An MS-DOS .com file is just raw code/data without header, thus no linking information, and was limited to be loaded into just one segment (64kB). That's the reason corrupted binaries would print "Program too big to fit in memory". But I remember there are .com-files larger than 64kB (some demos?). How did these work? How come they do not produce an error message on loading?
Most large files (over 64KiB) with a
.COM extension are really MZ executables; the DOS loader doesn’t care whether the extension is
.COM, it uses the MZ signature to identify the format. This is the only documented way for a
.COM file larger than 64KiB to work, so it’s the only approach which can be relied upon.
However it is possible to build a
.COM file larger than 64KiB, even though the documented maximum size is 65278 bytes: 65536 bytes addressable without changing segments, minus 256 bytes for the PSP, minus two bytes for the 0-word pushed to the stack (the return address used when exiting a program in DOS 1 style, with a near
RET). When loading with a
.COM file larger than 64KiB, the behaviour depends on the specific variant and version of DOS in use:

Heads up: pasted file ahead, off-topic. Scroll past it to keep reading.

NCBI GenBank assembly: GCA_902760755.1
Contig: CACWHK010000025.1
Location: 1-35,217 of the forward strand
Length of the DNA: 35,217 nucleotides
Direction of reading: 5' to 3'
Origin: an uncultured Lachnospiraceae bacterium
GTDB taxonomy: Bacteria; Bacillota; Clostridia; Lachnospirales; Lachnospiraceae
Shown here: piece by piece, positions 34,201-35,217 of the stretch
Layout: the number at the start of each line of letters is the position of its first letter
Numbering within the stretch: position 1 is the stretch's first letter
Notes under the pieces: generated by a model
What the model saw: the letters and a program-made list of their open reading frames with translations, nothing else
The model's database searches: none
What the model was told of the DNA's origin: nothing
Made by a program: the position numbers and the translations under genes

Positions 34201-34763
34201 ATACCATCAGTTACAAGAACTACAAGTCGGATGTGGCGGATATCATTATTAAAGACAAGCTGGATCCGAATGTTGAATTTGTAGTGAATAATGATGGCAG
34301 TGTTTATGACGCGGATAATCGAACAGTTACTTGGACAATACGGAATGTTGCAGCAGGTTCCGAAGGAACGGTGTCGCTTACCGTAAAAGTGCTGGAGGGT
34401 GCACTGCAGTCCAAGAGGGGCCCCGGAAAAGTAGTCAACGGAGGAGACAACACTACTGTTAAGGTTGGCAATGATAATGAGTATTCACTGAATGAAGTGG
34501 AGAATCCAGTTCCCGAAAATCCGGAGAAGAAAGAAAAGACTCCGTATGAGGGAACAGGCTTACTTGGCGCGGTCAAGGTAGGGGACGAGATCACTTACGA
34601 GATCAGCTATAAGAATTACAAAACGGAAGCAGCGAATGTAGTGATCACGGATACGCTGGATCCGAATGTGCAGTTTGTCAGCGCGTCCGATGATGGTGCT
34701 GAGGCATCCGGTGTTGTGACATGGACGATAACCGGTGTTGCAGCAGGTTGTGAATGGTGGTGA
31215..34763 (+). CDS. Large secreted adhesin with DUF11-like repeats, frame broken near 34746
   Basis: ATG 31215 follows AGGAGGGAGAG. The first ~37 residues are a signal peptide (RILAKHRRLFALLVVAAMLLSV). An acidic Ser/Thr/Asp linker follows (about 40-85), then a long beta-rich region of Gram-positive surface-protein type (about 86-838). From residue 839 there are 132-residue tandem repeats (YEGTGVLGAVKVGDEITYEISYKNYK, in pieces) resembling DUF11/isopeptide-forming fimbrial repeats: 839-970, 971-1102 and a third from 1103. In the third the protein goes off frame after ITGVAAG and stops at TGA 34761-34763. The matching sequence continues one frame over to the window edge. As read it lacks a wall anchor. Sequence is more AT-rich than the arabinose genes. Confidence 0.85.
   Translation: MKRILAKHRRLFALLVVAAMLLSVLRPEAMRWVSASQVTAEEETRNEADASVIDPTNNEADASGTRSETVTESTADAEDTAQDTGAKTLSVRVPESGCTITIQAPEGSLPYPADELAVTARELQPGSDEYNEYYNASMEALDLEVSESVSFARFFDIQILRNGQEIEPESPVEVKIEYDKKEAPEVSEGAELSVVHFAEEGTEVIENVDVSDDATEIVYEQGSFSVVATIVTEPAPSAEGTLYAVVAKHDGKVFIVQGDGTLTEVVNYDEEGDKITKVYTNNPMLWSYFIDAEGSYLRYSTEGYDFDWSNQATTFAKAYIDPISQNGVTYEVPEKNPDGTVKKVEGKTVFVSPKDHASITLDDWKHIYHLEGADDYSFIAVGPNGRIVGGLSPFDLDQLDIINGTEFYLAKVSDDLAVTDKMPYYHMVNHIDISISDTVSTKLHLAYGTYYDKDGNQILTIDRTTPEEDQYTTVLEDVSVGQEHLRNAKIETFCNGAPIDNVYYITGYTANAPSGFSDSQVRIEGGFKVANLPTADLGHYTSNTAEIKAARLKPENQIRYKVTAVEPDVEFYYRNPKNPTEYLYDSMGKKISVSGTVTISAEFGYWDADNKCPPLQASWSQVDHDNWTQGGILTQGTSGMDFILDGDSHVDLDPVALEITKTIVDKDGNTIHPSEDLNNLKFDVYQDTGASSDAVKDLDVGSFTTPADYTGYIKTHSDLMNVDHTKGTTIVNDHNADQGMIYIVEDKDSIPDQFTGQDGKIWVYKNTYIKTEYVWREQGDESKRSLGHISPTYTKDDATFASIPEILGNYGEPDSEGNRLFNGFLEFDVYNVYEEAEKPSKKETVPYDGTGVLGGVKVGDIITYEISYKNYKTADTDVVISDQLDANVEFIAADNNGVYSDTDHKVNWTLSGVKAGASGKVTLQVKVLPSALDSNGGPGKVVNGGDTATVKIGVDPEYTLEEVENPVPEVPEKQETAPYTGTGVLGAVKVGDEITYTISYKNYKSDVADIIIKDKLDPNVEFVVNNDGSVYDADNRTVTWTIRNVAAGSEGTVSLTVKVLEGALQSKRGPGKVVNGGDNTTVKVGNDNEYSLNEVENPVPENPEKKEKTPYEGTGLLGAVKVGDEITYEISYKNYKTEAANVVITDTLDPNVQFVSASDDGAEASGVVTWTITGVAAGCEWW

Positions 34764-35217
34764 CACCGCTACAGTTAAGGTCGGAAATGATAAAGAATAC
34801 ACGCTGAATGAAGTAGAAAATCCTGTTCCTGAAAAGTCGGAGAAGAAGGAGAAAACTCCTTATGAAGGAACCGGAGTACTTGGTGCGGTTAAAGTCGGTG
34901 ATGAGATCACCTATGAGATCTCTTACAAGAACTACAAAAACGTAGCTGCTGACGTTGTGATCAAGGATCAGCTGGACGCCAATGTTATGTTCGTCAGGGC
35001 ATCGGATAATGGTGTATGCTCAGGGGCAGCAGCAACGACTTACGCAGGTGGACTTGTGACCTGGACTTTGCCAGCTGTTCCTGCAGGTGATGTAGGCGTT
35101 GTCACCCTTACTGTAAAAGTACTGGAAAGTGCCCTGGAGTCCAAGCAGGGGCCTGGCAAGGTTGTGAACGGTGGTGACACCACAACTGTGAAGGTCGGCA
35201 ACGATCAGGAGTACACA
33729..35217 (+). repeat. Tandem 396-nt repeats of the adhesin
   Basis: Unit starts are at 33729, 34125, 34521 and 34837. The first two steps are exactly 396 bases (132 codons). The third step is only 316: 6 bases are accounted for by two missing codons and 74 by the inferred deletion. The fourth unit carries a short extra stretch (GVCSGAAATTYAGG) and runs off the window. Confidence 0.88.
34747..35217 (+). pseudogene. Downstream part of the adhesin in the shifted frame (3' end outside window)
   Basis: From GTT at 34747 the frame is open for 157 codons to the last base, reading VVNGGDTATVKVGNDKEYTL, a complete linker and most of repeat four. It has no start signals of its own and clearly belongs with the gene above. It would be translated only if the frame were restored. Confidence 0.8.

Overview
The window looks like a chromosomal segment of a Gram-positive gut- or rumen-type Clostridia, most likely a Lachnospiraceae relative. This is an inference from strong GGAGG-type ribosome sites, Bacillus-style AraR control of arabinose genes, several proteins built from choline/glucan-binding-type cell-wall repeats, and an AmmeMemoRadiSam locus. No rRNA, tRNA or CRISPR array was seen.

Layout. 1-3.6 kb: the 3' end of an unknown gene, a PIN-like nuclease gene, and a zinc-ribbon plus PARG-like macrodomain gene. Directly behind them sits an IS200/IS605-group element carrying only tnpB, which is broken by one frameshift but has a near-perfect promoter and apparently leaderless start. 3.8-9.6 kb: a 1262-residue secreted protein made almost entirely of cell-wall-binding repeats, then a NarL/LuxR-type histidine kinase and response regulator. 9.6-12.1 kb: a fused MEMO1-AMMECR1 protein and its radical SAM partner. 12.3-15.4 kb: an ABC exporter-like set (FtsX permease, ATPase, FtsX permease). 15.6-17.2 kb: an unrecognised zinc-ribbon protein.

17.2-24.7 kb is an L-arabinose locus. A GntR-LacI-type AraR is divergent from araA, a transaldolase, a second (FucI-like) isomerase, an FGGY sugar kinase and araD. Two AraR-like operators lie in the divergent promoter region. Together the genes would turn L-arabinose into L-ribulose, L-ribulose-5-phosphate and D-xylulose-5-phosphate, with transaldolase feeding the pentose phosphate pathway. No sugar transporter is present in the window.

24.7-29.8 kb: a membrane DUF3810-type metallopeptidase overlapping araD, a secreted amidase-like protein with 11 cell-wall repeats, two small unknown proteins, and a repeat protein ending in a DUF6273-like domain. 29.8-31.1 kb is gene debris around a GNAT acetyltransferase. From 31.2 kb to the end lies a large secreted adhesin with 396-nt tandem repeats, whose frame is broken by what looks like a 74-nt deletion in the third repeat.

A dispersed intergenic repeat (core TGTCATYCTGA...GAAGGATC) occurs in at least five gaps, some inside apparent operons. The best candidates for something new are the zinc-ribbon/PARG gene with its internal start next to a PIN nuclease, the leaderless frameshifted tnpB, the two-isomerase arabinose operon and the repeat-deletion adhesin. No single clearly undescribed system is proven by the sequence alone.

early versions of MS-DOS only read the first 64KiB;
by MS-DOS 5 if not earlier (and presumably corresponding versions of PC DOS), the implementation sticks to the specification, and complains that the program is “too big to fit in memory” (version 6) or simply that it “cannot execute ...” (version 5);
DR DOS and OpenDOS load the program in its entirety, if it fits into available memory, and start execution as normal.
Care must be taken because DOS will initialise the stack to start at the end of the 64KiB block the program is assumed to occupy, which means part of the binary’s image in memory will be overwritten. Typically one of the first things such a program would do, would be to move its stack... All the segment operations required to access anything outside the first 64KiB also have to be calculated manually.